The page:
At the ABA LRIS National Workshop in New Orleans, Will Hornsby, Staff Counsel at the American Bar Association presented on the personal legal needs marketplace and specifically, about the "latent" legal needs market. Research conducted by the American Bar Foundation (ABF) has shown that people with problems that have legal solutions most often think of them outside of the legal arena. For example, a person may complain of a respiratory illness to their doctor, who learns the patient's apartment has toxic mold that is causing the illness—a condition a lawyer can resolve with the landlord. I had the opportunity to speak with Hornsby about the latent legal market and recommended approaches for LRS programs to broaden their market:
Can you describe the latent legal market and the reasons for it?
Of course, millions of people turn to the legal system each year to address their problems. But there are millions more who have a justiciable issue, that can be addressed through the legal system, but choose not to. The recent American Bar Foundation research indicates that for every person who turns to the justice system for their legal matter, more than six do not. Some of these people may have come to the conclusion it is just not worth going through the process, but many others simply do not think of the issues as being "legal." This is what Richard Susskind, author of The End of Lawyers?, called the latent legal market—those with a justiciable problem who do not take it to the legal system. So, we need to build into our delivery system ways in which we can partner with those who are able to help people recognize when they have a problem that has a legal solution and what they can do about that.
What stops people in the latent market, who then recognize they have a legal problem, from finding a lawyer?
The ABF research tells us that people often believe their problems are just the way things are. Some say it is God's plan, which is a perspective that's hard to argue with! But, it suggests that we need to partner with the faith-based community to help people understand when they should be reaching out to lawyers for help. The media tends to advance the notion that personal legal services are unaffordable and certainly we can find examples of people confronted with high-cost legal needs. The research tends to go in both directions on affordability. Nevertheless, we have to shift this narrative from cost to value. What is the value of the legal service? When people recognize there is value to a legal solution, it seems reasonable to believe they are more likely to pursue a legal remedy.
What do you see as a way to better engage the public who needs legal services in the LRIS context?
So, lawyer referral is a delivery method that is designed for those who believe they have a problem that has a legal solution and the question becomes how we drive those in the latent legal market to the understanding their problem is legal. As I mentioned, we need to partner with those who can drive customers to lawyer referral. There are logical partners, such as law libraries and self-help centers. Other partners may not be so obvious, such as the United Way 211 service or that faith-based community. We should also reach out to government entities that have online legal forms. We recently surveyed the websites of the state secretaries of state. All of them provide online forms to create corporations, but none of them provide direction on how to get help from a lawyer. This seems like a natural nexus with the LRS community. Legal checkups provide another opportunity to extend engagement. Like a medical checkup, people should take a legal checkup at least annually to determine if they can benefit from addressing any legal matters that have been unaddressed or unidentified. The LRS community can work with its base of lawyers to create checklists that can be used both by the program and by the individual lawyers. Taking the idea of a checkup to its extreme, what if we had a National Legal Checkup Day each year?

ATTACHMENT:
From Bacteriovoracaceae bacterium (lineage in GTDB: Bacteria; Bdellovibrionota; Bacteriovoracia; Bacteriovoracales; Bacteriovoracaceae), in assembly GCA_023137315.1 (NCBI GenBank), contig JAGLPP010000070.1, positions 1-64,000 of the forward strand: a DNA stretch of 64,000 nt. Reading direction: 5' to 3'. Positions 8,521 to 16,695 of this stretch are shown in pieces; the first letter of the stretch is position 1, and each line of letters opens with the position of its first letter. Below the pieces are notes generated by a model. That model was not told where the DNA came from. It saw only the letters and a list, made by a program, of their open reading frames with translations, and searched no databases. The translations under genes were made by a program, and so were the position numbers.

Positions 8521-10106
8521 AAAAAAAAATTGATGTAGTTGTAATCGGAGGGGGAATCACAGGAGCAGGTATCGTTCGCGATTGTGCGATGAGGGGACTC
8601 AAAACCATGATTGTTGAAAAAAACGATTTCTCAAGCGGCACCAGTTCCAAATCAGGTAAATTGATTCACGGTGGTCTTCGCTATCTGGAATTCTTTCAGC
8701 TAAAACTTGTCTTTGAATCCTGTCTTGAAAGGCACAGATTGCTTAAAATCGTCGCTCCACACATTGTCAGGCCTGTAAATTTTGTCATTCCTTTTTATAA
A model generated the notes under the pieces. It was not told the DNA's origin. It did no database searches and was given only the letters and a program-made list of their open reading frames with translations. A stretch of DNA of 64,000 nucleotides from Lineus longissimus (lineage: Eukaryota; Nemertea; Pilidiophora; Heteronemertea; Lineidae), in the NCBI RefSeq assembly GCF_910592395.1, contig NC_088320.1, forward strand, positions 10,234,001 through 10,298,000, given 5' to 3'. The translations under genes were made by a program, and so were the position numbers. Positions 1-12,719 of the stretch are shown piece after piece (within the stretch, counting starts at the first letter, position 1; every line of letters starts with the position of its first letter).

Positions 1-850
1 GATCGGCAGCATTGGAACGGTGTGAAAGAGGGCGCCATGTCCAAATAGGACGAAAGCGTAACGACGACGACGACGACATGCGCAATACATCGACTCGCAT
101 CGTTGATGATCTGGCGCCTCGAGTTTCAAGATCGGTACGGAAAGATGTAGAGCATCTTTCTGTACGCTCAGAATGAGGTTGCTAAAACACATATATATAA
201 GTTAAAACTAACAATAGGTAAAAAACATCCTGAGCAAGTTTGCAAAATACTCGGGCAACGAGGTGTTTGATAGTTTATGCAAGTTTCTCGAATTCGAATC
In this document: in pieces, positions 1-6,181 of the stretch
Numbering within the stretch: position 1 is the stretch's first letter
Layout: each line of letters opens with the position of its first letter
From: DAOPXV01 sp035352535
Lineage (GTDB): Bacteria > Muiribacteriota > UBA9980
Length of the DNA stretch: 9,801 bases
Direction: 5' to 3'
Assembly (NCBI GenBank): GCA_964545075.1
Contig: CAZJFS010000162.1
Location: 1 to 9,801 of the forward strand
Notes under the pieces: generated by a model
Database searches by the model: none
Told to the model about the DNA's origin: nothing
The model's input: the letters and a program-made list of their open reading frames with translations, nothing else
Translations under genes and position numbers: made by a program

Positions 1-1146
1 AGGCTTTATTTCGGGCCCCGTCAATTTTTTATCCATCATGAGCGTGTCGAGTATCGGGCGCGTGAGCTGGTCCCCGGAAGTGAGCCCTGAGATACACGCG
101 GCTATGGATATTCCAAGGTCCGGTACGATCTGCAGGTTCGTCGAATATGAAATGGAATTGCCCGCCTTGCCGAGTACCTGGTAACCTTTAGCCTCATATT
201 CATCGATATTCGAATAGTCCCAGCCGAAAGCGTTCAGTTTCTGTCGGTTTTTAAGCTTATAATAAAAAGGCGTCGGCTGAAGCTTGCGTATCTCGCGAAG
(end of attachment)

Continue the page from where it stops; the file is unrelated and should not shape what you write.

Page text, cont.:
That's a great idea! What would such a checklist look like for an LRS program?
We should probably be talking about multiple checklists, or diagnostic tools, for various areas of practice, e.g. family law, estate planning, housing, entitlements. Those in various situations could go through the checkups more relevant for them. The checkups should be designed to maximize the value of possible legal services for the client. They must be client-centric, easy to distribute, and easy to use. They may be on paper or more sophisticated models may be online. The LRS community can play an important role in the diagnostic function here. While most people who have worked with a lawyer trust that lawyer, most people who have not distrust lawyers in general. The image of a referral service as a trusted resource is one that should result in people having a greater trust in a legal checkup administered by a referral service.
For third-party referrals, what are your recommendations for how to educate those third parties about the LRS program in the community?
There is a small non-profit organization in Minnesota called, "Call for Justice" that works with intermediaries such as the United Way 211 call center and social workers in the area to train them to recognize when a person has a problem with a legal solution. They use seminars and online videos for their outreach. Unfortunately, it is labor intensive and probably varies somewhat from one intermediary to another. Nevertheless, the payoff in terms of generating clients can be substantial. What seems important to me is the unique position of the lawyer referral services. Intermediaries need to understand, to the extent they don't already do, that lawyer referral services are public services. They are for the most part non-profit. They are client-centric and they are the best-positioned resource to help people once they understand they have a problem with a legal solution.